Saturday, July 26, 2008

To tell the truth.

There are two things in my life that keep my sanity intact: Writing and acting. I got bit by the acting bug while in college in 1984. I had wondered for a long time what it would be like to get up on a stage and perform, but almost as soon as the thought would enter my head, the scary things such as "What if they hate me?," and "I'll collapse into a bubbling mass of crap." would always stop me. "Sensible," I would always think. Why should I put myself out there and let people know I am incapable of this skill.

All that changed when I was passing by the multi-use theatre in my dorm complex. There was a poster up for auditions for a production of "One Flew Over The Cuckoo's Nest." Having seen the movie some years before and loving it, I was intrigued. I just stopped in front of it and read it over and over for what seemed to be an eternity.

As fate would have it, my friend John happened to be passing by, and he inquired as to what I was doing. "Oh, just fantasizing." I told him

"Why don't you go for it?" came the reply in a snarky tone and evil grin which he was famous for.

"Oh yeah, right." came my less than enthusiastic reply. Who was I trying to kid. I was in no real hurry to be laughed at by a bunch of people I didn't know.

"Tell you what. You get in that play, and there is a good bottle of Scotch on me waiting for you." he dared.

He knew me too well. Never dare me. I just looked at him, asked him if he was serious, which he said he was. "I have seen you teach in EMT's classes." he said. "You're pretty comfortable doing that, why can't you do this."

"Not the same thing." I told him. Besides, he had no idea how much getting up in front of a class and teaching made me sweat, though I did enjoy it.

"Yeah it is. Same thing, bigger classroom." he prodded on.

"I don't know, I gotta think about it."

"Don't think too hard." he challenged me again.

Later that week, I made the decision to go for it. There I was in a room full of other hopefuls, some were theatre majors, others were schmucks like me who had no idea what we were doing. I suspected that we would read from the play, and that would be that. No such luck.

The director paired us off, and one pair at a time, had us improv a situation. The guy that I was partnered with played father and son, (I was the father.) and he had to tell me that he had smashed up the car. Well, that was easy enough, I mean I know how my dad would have reacted to that. We started the scene, and kept going, and going, and going....

Most other people's scenes lasted two-to-three minutes max. Ours, as I would find out, went for seven. They posted the callback list the next day. My name was on it. We read from the script that night, and I got the part of the psychiatrist. Dr. Spivey. A good part for a beginner.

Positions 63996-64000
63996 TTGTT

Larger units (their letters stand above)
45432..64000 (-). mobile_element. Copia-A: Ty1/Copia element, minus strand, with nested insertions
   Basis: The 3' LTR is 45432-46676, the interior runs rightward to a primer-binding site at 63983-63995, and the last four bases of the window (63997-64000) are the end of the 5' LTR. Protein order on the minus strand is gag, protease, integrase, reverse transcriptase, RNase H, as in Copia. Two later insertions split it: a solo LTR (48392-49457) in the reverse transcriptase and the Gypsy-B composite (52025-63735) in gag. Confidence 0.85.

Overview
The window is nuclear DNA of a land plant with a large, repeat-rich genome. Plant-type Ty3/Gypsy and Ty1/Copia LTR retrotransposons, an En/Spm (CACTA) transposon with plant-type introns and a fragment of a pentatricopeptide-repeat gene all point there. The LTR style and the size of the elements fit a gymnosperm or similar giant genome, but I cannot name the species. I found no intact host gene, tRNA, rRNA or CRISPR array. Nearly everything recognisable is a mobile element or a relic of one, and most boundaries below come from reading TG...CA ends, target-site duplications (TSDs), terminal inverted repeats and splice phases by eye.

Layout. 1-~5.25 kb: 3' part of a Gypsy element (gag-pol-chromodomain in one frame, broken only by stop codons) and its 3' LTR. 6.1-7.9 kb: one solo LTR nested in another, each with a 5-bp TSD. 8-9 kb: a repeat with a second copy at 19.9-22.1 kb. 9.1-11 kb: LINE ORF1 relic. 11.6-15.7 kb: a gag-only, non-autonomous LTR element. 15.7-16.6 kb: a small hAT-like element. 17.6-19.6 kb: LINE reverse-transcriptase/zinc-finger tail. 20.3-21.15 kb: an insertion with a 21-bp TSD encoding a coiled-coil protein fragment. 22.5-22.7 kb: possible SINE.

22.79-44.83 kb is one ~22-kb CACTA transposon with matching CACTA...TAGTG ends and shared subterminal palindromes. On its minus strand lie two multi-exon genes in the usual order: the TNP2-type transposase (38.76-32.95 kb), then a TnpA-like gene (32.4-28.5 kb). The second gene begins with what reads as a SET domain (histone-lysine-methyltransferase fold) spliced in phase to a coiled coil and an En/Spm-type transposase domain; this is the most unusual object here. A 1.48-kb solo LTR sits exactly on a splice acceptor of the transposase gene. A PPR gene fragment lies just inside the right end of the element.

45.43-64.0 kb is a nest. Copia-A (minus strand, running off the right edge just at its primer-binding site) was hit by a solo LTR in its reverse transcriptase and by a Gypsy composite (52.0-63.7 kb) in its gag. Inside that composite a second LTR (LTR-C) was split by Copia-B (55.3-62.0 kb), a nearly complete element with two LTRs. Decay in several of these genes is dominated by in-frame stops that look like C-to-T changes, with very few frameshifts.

I was excited, elated, and scared shit-less. This was definitely one of those "Be careful what you wish for" moments. Fortunately, our director knew how to work with experienced actors, and people like me that didn't know what the hell we were doing.

Now twenty years later, acting for me is like breathing, a necessary part of life. I graduated from college in 1985, did some theatre in the Bronx for a few years, but then had to give it up as work, grad school, and life got in the way. Of course, when I got sick, everything in my life just stopped, but I did make a promise to myself. If I survived the transplant, I would get back into acting somehow. After moving to Rochester I kept that promise, as Rochester has a large theatrical and artistic community. This is the same town that has produced folks like Philip Seymour Hoffman, Taye Diggs, and Robert Forster, just to name a few. I got lucky in 2000, auditioned for a show at Blackfriars Theatre, got the lead, and have been acting around town ever since.

This Sunday, I'm auditioning for a production of "The Pillowman," also at Blackfriars. John made good on his promise, and as I do every time I leave the house for an audition, I'll pat that bottle of Scotch for luck.

"Find your mark, look the other fellow in the eye, and tell the truth." - James Cagney on acting.

*Update: Didn't make it into the show. Oh well, on to the next one. :-(


Dragonfly Dreaming said...

Oh darling, I think this is absolutely fabulous news! Good on YOU! I did theater in H.S. and College and loved it, I swore one day I would be famous. (And still think I kinda am, you know, the whole world revolving around me thing). Instead I studied people's minds. Silly girl, eh?

Anyhow, acting is a rush, a thrill an ego boost and a chance to slide in to a persona you may never thought you could be, or would be. It's grown up fantasy play time and a way to find magic and deliver magic.

I wish you ALL the best in the world baby! And if you get, it, share that scotch with me and opening night tickets, I will SO be there. Maybe...even dressed up all fancy red carpet'ish, WITH cleavage. ;)

Mr. Nighttime said...


Boy you give the term "casting couch" a whole new outlook. *wink*

Thanks so much for the good thoughts, and btw, you might be interested in a book on acting from David Mamet (my fav playwright) called "True And False: Common Sense And Heresy For The Actor."

Jay said...

Good for you for doing what you wanted to do, despite the fear, and winning that Scotch! I'm sending you my very best wishes at this latest audition!

Can I come to the Red Carpet event too? I promise not to wear jeans ... ?

Dragonfly Dreaming said...

;) Casting couch? Oh honey, we'd need a casting boudoir.

VioletSky said...

Oh well. Sorry you didn't get in.
You still have the Scotch?

Dragonfly Dreaming said...

Their loss.